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NetSafe, (Formerly called The Internet Safety Group or ISG), promotes and supports the confident, safe and responsible use of the internet and electronic communication technology, for all New Zealanders.
- 1 Membership
- 2 History
- 3 Organisational structure
- 4 At a Distance - A Short Film about Cyberbullying
- 5 International Law Enforcement Cybercrime Award
- 6 NetGuide Awards 2003
- 7 Education projects
- 8 Email Query Service
- 9 National and International Collaboration on Cybersafety
- 10 Net Basics and Computer Security for Home Users
- 11 References
NetSafe is an independent non-profit organisation whose members represent:
- The New Zealand Police
- The Police Youth Education Service
- Educators from primary through university level
- The Judiciary
- The Department of Internal Affairs
- New Zealand Customs Service
- The Ministry of Education
- Community organisations
- Boards of trustees
- Parents, Caregivers, and students.
Founded in 1998, NetSafe brings together the numbeous sectors required to support New Zealand's digital citizens. As a non-profit organisation, it is supported by sponsors, including the primary sponsor the Ministry of Education. (NetSafe is also a conference attempted to be held in 1996, at the Ritz-Carlton Hotel in Tysons Corner,Virginia, but was cancelled when a California firewall company, Checkpoint, cancelled its participation shortly before the conference was to be held.)
The Internet Safety Group is now managed by a six member Board of Directors and a full-time Executive Director Martin Cocker.
At a Distance - A Short Film about Cyberbullying
In 2009 NetSafe recognised the need to address issues of cyberbullying and cyber-harassment for late primary school students (aged 8 to 12 years). Following consultation and collaboration with the Primary sector, NetSafe produced a short film At a Distance for schools and families to use discuss the issues of cyberbullying and harassment with a slightly younger audience.
The film highlights the importance of bystander action in helping to manage and stop cyberbullying and harassment. The film is hosted on NetSafe's www.cyberbullying.org.nz website, which includes information on what cyberbullying is and how you can support someone being harassed in this way.
International Law Enforcement Cybercrime Award
The NetSafe Programme was recognised in 2002 with the International Law Enforcement Cybercrime Award. This award was shared by ISG and the New Zealand Police and was given by the Society for the Policing of Cyberspace (POLCYB) in British Columbia, Canada. Their membership includes representatives of police forces in Australia, Canada, USA, Britain and Hong Kong. The award recognises innovation and best practices pertaining to the prevention, detection and/or response to cybercrimes. The ISG is grateful for this recognition of what has been achieved here in New Zealand in cybersafety. Police Superintendent (now Police Commissioner) Howard Broad, as the principal law enforcement member involved, went to Canada and received the award and trophy.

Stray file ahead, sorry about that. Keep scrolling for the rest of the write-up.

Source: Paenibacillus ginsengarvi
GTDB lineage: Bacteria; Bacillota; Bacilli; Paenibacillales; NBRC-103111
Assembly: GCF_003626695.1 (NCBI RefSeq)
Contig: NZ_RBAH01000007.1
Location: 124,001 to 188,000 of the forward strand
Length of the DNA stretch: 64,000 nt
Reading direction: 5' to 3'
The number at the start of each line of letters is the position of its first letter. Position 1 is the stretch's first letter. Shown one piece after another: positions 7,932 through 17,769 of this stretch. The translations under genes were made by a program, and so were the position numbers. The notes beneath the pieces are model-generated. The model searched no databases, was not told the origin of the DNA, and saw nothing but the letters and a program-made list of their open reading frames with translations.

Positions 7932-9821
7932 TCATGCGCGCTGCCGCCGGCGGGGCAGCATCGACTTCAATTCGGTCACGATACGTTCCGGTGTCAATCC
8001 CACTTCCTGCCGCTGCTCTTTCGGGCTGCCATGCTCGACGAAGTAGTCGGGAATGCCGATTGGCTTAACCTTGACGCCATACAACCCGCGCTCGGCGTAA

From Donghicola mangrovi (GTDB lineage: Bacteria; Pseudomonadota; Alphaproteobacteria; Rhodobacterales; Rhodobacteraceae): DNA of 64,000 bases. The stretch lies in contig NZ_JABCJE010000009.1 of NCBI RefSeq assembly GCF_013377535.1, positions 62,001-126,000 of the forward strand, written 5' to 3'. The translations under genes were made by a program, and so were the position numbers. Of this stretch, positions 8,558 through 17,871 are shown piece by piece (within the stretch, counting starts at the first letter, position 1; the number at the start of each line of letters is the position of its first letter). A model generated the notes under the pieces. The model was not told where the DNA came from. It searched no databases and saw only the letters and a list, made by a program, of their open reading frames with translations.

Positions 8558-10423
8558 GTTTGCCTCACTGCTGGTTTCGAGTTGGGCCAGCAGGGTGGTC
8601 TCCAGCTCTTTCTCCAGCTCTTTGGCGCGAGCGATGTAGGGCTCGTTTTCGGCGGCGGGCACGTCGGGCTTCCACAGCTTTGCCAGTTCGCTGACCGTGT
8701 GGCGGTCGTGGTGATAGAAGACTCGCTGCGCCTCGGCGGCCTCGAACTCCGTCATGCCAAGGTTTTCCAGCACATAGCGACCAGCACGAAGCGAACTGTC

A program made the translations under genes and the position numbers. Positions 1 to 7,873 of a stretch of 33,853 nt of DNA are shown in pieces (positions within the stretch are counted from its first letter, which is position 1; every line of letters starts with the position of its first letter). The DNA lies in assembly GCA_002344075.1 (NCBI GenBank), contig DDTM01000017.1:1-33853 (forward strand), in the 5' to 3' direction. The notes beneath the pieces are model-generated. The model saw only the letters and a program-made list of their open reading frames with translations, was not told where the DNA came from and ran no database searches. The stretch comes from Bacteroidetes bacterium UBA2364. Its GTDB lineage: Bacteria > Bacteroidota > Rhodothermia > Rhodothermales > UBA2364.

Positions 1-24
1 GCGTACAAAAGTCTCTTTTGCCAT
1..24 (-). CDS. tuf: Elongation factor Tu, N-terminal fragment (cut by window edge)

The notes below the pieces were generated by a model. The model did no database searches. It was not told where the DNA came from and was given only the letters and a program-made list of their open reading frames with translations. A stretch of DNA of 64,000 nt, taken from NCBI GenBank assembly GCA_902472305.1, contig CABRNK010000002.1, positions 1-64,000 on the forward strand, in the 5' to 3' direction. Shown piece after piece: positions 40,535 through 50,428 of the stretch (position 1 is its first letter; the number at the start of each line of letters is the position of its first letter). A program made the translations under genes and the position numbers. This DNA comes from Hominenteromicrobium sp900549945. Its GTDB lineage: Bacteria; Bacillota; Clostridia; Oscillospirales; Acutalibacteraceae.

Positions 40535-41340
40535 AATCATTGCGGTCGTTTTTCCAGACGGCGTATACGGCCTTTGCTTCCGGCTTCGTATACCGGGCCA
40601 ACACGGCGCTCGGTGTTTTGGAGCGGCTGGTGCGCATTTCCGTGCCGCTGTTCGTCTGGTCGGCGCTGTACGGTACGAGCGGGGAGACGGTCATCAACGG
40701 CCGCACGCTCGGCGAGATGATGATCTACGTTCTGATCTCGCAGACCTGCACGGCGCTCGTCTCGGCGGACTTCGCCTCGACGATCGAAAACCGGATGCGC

NetGuide Awards 2003
NetGuide Magazine donated the proceeds of its NetGuide Web Awards 2003 to the Internet Safety Group. The ISG used this donation to begin the process of animating the ISG character 'Hector Protector'. At the awards evening, NetGuide publisher Phil Ryan also presented ISG Director Liz Butterfield with the 'Living Legend Award' for her (and the ISG's) contribution to the Internet industry.
In April 2003, the NetSafe Kit for Schools was sent to every school and library in New Zealand. This comprehensive kit was sponsored by the Ministry of Education, the New Zealand Police, Child, Youth & Family and the JR McKenzie Trust. This kit builds on the great success of the Internet Safety Kit (2000). Like its predecessor, the NetSafe Kit for Schools is considered a model of best practice by the Ministry of Education.
Email Query Service
Queries can be sent by email to the ISG, or people within New Zealand can call the toll-free Helpline (0508 NetSafe). The ISG receives queries about txt bullying, Cyber-bullying, online harassment, managing social networking profiles on a social network service, images of child sexual abuse, spam (electronic), cyberstalking, Internet fraud, hacking and the hacker (computer security), phishing, sex offenders contacting children and much more. The email queries have come from every continent, including Antarctica!
National and International Collaboration on Cybersafety
Although the Internet Safety Group is based in Auckland, key members travel to all parts of New Zealand and overseas to give lectures, seminars and workshops on cybersafety topics. Presentations have also been given at national and international conferences, and for school parent groups, service clubs, community organisations and city councils.
Articles written by members of the ISG or about NetSafe have appeared in almost every major newspaper and educational publication in New Zealand, as well as journals like Social Work Now and the US Journal of School Violence, and magazines like New Zealand Woman's Weekly. Radio, television and print journalists have come to rely on the ISG for comment on a broad range of issues regarding safety with communication technologies.
The Internet Safety Group has pioneered research on Internet risk in New Zealand and also works collaboratively with researchers overseas on projects of international importance.
Net Basics and Computer Security for Home Users
NetSafe also provides advice and information about computer security for home users.
- The above text has been taken from the Internet Safety Group (ISG) charter, and can also be found on the ISG web site at www.netsafe.org.nz. The information has been reproduced with the express permission of the ISG, by ISG employees.